‘I Am Spanish’: Thousands in Barcelona Protest a Push for Independence

 In World

Prime Minister Mariano Rajoy echoed that sentiment in an interview with the Spanish newspaper El País published late Saturday, in which he said flatly that the secession of Catalonia “won’t happen” and that he was “not ruling out anything” to maintain Spain’s integrity, including a constitutional article that allows him to disband the regional leadership and assume its powers.

“We are talking about our nation’s unity,” he said.

Mr. Puigdemont is expected to address the regional Parliament on Tuesday, when Catalan leaders could declare independence, citing the results of a referendum that the national government and the courts had said was illegal and ordered suspended.

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The rally also served as a coming-out party of sorts for the national flag, which has long been associated with nostalgia for the Franco dictatorship.

Credit
David Ramos/Getty Images

The rally on Sunday was organized to show that the referendum, which attracted international attention for a police crackdown that left hundreds injured, did not represent all Catalans. They are, in fact, deeply split over independence.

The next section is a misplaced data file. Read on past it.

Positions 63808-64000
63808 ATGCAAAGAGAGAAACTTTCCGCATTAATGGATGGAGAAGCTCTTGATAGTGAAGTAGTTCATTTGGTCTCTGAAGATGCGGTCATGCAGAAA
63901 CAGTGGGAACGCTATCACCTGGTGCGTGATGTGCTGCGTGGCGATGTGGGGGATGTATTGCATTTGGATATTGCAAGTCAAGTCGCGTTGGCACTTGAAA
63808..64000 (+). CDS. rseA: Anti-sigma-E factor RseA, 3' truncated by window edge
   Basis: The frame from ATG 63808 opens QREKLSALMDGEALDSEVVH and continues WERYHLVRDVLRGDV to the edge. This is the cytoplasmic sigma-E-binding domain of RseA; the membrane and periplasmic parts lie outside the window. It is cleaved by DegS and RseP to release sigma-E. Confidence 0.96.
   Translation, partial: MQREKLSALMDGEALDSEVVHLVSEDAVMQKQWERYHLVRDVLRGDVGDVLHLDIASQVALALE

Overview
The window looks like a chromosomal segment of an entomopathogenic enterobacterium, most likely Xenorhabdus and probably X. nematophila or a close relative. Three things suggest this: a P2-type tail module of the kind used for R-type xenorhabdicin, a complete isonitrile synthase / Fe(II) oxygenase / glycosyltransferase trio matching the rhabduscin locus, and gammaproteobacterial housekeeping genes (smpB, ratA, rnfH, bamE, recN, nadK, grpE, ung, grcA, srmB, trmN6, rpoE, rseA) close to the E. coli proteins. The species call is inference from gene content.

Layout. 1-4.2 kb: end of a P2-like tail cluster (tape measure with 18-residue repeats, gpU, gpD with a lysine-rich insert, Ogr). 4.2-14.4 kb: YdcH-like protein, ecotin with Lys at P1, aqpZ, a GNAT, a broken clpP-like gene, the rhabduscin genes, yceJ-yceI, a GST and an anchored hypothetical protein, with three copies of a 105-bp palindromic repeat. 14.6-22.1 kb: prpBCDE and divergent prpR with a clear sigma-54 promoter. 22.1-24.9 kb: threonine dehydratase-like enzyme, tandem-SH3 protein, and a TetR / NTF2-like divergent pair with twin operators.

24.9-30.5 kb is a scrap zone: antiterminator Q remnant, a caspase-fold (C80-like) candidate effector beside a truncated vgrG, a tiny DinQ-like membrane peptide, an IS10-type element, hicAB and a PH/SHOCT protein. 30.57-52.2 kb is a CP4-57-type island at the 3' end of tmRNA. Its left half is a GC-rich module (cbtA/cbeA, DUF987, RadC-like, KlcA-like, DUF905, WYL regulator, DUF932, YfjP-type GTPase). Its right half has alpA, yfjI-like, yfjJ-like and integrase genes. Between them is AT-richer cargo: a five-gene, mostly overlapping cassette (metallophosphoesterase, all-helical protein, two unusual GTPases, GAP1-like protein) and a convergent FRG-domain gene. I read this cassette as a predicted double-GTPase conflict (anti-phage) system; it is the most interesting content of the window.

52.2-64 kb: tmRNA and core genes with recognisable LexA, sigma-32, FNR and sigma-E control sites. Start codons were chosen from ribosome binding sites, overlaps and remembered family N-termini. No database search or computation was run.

Drivers flying Spanish flags from their windows blasted staccato beeps of their horns in support of people wearing Spanish flags over their shoulders like capes. As helicopters hovered overhead, a river of supporters of Spanish unity snaked from Urquinaona Square down Via Laietana and past the city’s cathedral to its historic train station, where politicians read manifestoes in favor of a united Spain.

Along the way, thousands chanted, “Long Live Spain, Long Live Catalonia,” “I am Spanish, I am Spanish,” and “Puigdemont to Prison.” They waved Spanish, Catalan and European Union flags and wore stickers of all three on their chests.

The rally — estimated by the police at 350,000 people, though organizers said it was twice that — also served as a coming-out party of sorts for the national flag, which for decades has carried a stigma associated with the far-right groups nostalgic for the Franco dictatorship.

“Everyone thinks waving the Spanish flag means we are right wing or fascists,” said Alfredo Matías, 47, who held one edge of an oversize Spanish flag. “But we are not. We are just patriotic. It should be like the flag in America. And this is a big opportunity to make that happen.”

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